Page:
The extra four months would allow for more outreach by the commissioners, said FCC Consumer and Governmental Affairs Bureau Chief Cathy Seidel. Seidel praised the FCC's efforts leading up to the transition, and suggested that continuing the same kinds of programs in the interval before the new transition date would be helpful in alleviating remaining concerns.
With adequate funding, the backlog in the government's DTV converter box coupon could be cleared in approximately three weeks, said NTIA Consumer Education Director Tony Wilhelm said. Despite fears of shortages, Wilhelm told Adelstein that retailers have been a "great partner" in helping to execute the coupon program so far.
The new cutoff date could pose unintended consequences, Seidel said. Consumers could interpret the delay as a reason to not take action, she said. Putting out a clear message to consumers about the new transition date will be a major concern, she said. "There is no downside to acting now."
Wilhelm similarly cautioned the commissioners that consumers whose coupons have expired need to be informed that they will be allowed to have them re-issued. But re-issuing coupons will require time to complete a new rulemaking process, he said.
NTIA is currently in discussions to cut down on the three week turnaround time required to issue new coupons, it will take until at least early April until those new coupons could hit the mail, he said.
Even in a "best case scenario," millions of people could be left in the dark, McDowell warned, given the number of available coupons and capacity of the NTIA's factory.
McDowell expressed dismay over a "lack of ownership" for outreach in many individual markets, asking Seidel why every community did not have someone who could "crack the whip" on broadcasters and other stakeholders.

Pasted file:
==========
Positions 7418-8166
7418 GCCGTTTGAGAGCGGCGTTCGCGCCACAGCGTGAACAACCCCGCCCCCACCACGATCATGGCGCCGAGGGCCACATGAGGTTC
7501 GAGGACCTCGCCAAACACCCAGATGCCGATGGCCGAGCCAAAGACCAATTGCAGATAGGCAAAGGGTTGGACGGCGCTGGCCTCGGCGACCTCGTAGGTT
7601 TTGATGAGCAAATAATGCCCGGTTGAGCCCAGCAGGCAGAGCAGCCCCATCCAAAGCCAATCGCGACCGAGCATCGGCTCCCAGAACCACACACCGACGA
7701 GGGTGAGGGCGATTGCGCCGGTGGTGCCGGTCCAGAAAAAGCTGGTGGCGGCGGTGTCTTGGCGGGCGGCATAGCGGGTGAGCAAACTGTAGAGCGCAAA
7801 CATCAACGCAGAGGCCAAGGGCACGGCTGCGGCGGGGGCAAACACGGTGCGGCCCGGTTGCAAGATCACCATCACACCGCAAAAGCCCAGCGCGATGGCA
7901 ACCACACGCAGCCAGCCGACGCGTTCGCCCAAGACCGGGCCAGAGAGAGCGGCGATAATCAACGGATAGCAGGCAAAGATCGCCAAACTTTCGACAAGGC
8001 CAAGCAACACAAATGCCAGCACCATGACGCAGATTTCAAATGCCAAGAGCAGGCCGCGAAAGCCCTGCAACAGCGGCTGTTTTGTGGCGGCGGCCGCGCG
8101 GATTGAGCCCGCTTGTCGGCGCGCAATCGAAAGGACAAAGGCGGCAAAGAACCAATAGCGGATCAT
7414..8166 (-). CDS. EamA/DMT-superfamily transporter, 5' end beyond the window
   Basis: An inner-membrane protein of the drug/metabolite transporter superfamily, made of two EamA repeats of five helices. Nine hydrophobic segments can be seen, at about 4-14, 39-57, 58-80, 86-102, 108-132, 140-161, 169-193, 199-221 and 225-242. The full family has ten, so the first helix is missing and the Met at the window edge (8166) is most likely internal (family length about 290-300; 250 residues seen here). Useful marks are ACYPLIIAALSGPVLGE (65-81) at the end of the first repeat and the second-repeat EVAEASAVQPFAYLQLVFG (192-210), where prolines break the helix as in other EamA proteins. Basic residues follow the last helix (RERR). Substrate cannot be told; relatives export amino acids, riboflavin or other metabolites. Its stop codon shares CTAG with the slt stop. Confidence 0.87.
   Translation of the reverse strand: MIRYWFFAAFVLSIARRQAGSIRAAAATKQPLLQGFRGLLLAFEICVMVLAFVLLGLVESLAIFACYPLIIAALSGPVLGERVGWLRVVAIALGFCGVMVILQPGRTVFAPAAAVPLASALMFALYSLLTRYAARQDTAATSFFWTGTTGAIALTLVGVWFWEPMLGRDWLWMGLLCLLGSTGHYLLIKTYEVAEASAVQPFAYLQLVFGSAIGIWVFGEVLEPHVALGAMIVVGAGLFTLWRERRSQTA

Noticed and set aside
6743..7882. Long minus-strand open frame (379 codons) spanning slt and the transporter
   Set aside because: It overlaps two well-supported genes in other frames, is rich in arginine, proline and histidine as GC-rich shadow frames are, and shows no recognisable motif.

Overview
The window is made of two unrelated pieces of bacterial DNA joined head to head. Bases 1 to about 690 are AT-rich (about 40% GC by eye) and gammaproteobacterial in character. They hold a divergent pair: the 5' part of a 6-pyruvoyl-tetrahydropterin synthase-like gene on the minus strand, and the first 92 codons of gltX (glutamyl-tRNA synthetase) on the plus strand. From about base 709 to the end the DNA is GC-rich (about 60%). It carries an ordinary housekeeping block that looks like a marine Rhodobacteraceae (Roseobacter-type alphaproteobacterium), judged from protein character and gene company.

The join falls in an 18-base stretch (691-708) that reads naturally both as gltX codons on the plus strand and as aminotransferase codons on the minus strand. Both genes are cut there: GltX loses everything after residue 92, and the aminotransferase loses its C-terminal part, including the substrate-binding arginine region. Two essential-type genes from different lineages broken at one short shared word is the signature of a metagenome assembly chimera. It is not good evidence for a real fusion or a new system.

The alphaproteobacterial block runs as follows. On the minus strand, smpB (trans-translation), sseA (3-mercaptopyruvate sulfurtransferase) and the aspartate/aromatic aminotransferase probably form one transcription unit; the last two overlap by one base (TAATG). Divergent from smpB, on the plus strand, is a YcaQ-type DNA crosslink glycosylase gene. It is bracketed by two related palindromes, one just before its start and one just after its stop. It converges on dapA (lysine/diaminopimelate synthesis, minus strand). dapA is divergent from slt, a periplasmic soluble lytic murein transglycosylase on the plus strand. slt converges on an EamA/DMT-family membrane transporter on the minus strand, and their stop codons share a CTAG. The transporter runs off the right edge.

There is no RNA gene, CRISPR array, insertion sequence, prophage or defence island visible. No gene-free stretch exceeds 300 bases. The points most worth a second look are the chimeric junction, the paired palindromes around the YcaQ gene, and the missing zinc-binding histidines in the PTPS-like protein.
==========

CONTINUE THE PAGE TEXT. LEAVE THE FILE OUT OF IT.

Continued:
Closer coordination between the FCC and broadcasters would be extremely helpful during the next four months, Seidel said.
Broadcasters have spent $1.2 billion in consumer education, said NAB President David Rehr. Broadcasters "stand ready" to assist the FCC in informing consumers of the new June 12 date, he said. NAB is taking "immediate action" to distribute new public service announcements to stations. The association will host a webcast for stations tomorrow to discuss the change.
The FCC can also take action to help, Rehr said. Among his suggestions were an improved FCC DTV hotline and coordination of consumer outreach between the FCC, NTIA, NAB and the DTV Transition Coalition, along with the continuing participation of the FCC as unofficial "DTV czar."
The FCC should continue to cooperate with stations that do make the switch before June 12, Rehr added.
Outreach efforts should be tailored to individual states, said National Alliance of State Broadcasters Associations president Dennis Lyle. Lyle cautioned against a "one size fits all" approach, but praised local stations and state associations for spearheading efforts at consumer outreach.